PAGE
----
Benefits of a Multicultural Cybersecurity Workforce

As was the case for the American workforce during World War II, the enormous dearth of talent in the cybersecurity industry presents unprecedented opportunities for women and minorities to fill the jobs gap. According to a new (ICS)2 study, “Innovation Through Inclusion: The Multicultural Cybersecurity Workforce,” minorities represent only one-quarter (26 percent) of the cybersecurity workforce. With nearly 2 million jobs that need to be filled over the next five years, hiring a more diverse workforce is essential to address the ever widening projected workforce gap.

But there’s a difference between hiring to fill positions and embracing a multicultural workforce. We need only look back through history to see the ill-effects of a we want you, but we don’t really value you approach to hiring. Women and minorities came out in droves to answer the call for help during WWII, but when the war was over, society returned to discrimination as usual.

Numbers Tell a Story, but Not a Pretty Tale

As has been the case for women in security, 32 percent of cybersecurity professionals of color who participated in the survey reported that they have experienced some form of discrimination in the workplace.

One of the most notable racial distinctions was in compensation. The study found that Caucasian workers were more likely to receive a salary increase within the past year, as compared to other races and ethnicities. Salary discrepancies are rooted in either conscious or unconscious forms of gender, age, ethnic or cultural discrimination, with gender and ethnicity being the most common seeds of unfair treatment.

Another key finding from the study: “Employment among cybersecurity professionals who identify as a racial or ethnic minority tends to be concentrated in non-management positions, with fewer occupying leadership roles, despite being highly educated.”

Despite representing a significant portion of the cybersecurity workforce, minorities are underrepresented in senior roles. Yet, those minorities who have climbed the ladder and worked their way into leadership positions hold higher degrees than their Caucasian peers. Compared to the 50 percent of white or Caucasian professionals in leadership, 62 percent of minorities in similar roles hold a master’s degree or higher.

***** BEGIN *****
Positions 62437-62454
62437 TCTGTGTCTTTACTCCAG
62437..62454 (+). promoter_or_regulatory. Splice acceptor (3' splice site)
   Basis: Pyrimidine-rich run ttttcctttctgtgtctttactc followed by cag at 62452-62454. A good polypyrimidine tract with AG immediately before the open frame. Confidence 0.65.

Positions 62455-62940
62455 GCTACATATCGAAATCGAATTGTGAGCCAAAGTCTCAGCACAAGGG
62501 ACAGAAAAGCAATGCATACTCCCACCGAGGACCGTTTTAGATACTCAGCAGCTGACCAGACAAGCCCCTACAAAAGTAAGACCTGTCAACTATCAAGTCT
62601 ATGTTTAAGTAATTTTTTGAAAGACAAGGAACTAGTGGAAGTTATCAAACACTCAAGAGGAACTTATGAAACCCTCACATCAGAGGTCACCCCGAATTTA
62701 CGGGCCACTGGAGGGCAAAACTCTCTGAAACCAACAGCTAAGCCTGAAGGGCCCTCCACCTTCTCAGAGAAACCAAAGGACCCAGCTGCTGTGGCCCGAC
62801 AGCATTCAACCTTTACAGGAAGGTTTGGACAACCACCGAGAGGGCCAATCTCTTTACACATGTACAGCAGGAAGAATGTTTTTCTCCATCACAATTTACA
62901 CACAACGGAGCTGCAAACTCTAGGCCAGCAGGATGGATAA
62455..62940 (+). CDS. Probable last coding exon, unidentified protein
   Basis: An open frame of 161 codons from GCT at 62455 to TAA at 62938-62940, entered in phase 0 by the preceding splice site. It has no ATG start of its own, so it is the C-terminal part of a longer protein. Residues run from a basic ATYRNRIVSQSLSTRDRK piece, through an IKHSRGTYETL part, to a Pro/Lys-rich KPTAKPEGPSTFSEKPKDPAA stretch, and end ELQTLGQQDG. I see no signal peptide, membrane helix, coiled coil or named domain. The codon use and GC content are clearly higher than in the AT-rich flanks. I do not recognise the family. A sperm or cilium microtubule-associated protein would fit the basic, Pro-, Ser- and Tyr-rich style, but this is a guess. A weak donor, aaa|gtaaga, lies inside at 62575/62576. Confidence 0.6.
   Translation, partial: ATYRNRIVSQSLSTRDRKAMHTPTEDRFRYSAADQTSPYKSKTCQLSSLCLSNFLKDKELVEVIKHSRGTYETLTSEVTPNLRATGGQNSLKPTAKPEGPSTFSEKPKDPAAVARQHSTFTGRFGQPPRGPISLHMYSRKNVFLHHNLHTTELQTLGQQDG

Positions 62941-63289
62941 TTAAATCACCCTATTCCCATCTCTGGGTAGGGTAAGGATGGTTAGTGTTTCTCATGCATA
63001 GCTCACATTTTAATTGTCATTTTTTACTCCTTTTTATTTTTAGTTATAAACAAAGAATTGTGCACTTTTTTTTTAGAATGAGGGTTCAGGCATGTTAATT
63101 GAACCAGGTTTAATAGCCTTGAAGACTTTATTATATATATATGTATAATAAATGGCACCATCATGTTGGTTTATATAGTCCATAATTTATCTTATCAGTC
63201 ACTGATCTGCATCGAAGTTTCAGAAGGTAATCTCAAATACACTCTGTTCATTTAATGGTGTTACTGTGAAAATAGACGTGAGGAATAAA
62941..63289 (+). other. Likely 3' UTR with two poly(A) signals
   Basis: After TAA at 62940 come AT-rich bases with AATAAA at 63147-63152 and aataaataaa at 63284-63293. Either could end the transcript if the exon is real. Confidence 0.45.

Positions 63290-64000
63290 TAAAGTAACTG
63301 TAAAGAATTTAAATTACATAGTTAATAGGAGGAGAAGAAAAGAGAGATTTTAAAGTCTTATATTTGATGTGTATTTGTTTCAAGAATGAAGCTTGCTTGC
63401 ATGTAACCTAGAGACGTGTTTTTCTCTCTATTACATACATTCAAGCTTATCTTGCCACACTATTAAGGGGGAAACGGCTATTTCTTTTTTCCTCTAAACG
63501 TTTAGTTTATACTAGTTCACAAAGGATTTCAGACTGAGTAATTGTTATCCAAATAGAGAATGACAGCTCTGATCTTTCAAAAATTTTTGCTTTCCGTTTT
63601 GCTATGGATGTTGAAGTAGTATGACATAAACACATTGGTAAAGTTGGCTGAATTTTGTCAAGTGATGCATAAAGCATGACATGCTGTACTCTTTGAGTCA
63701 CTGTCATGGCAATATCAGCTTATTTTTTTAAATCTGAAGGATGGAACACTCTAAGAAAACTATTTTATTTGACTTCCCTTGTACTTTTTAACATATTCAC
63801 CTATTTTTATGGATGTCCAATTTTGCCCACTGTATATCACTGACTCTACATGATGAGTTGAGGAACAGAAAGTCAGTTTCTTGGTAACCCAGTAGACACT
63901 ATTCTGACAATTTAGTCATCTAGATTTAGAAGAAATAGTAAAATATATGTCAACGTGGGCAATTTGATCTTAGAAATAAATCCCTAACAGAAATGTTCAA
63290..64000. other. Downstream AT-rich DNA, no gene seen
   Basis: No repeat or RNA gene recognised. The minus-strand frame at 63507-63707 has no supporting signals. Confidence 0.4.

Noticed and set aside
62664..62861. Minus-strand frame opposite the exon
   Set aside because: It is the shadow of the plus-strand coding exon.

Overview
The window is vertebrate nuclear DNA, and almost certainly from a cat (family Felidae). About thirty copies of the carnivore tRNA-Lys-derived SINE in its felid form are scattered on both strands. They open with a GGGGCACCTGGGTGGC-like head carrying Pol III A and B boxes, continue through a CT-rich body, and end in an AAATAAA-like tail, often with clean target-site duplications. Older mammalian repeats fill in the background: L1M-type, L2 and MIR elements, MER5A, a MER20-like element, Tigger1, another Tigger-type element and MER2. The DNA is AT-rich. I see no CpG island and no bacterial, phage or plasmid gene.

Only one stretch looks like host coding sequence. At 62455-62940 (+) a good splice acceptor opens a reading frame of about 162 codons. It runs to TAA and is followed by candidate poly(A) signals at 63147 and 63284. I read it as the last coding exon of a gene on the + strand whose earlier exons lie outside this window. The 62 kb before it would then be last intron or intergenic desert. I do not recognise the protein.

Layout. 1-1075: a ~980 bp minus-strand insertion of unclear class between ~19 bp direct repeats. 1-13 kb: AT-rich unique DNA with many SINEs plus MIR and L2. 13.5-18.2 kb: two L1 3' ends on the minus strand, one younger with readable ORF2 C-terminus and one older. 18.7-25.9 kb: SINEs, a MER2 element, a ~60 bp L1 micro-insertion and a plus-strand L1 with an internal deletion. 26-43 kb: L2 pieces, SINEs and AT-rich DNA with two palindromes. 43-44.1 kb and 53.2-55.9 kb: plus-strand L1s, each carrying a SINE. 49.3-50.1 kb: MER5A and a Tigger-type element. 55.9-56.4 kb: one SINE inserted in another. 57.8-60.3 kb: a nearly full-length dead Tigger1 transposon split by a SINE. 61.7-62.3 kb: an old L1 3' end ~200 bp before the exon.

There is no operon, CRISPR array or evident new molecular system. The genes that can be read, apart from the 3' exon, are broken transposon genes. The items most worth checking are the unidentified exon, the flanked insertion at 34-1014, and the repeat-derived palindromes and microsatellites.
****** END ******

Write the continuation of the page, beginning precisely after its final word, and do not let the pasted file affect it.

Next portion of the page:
It’s worth noting that minority representation in the cybersecurity industry is slightly higher than the overall U.S. minority workforce, which is only 21 percent. Still, the industry must do better. We need to shake this perception that cybersecurity is a predominantly White Boys Club for reasons that extend beyond ensuring equal opportunity for all.

Benefits of a Multicultural Workforce

Recognizing that the current cybersecurity workforce is undersized and aging, it’s incumbent upon industry leaders to move from a reactive to a proactive posture when it comes to workforce composition, said David Shearer, CEO, (ISC)2.

The first step in being proactive is to look toward the future. The new people coming into the cybersecurity profession will be millennials, who are the largest and most diverse generation of our time. “Should not the workforce start to be reflective of the main feeder source of talent?” Shearer said.

Organizations need to proactively begin to change the narrative and do away with the perception that cybersecurity is an industry that does not embrace diversity. “We should start to see a shift,” said Shearer, “because a multicultural workforce is reflective of the population and organizations need to proactively embrace sustained succession planning.”

McKinsey & Company reviewed 180 publicly traded companies and found some startlingly consistent benefits of having a diverse leadership team. “For companies ranking in the top quartile of executive-board diversity, Returns on Equity were 53 percent higher, on average, than they were for those in the bottom quartile. At the same time, Earnings Before Tax and Interest margins at the most diverse companies were 14 percent higher, on average, than those of the least diverse companies.”

But a multicultural workforce delivers more than financial benefits, and inclusion is not merely a solution to a supply and demand problem. “There’s also the fact that a diverse workforce does a better job at solving problems,” said Shearer. Ultimately, we want to field the most diverse team that is better equipped to deal with the global challenges we will continue to confront.

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July 17, 2018
Kacy Zurkus

Kacy Zurkus

Kacy Zurkus is a cybersecurity and InfoSec freelance writer who has contributed to several publications including Medium, CSO Online, The Parallax, InfoSec Magazine and K12 Tech Decisions. She covers a variety of security and risk topics. She has also self-published a memoir, "Finding My Way Home: A Memoir about Life, Love, and Family" under the pseudonym "C.K. O'Neil." Zurkus has nearly 20 years experience as a high school teacher on English and holds an MFA in Creative Writing from Lesley University (2011). She earned a Master's in Education from University of Massachusetts (1999) and a BA in English from Regis College (1996). In addition, she's also spoken on a range of cybersecurity topics at conferences and universities, including SecureWorld Denver and the University of Southern California.

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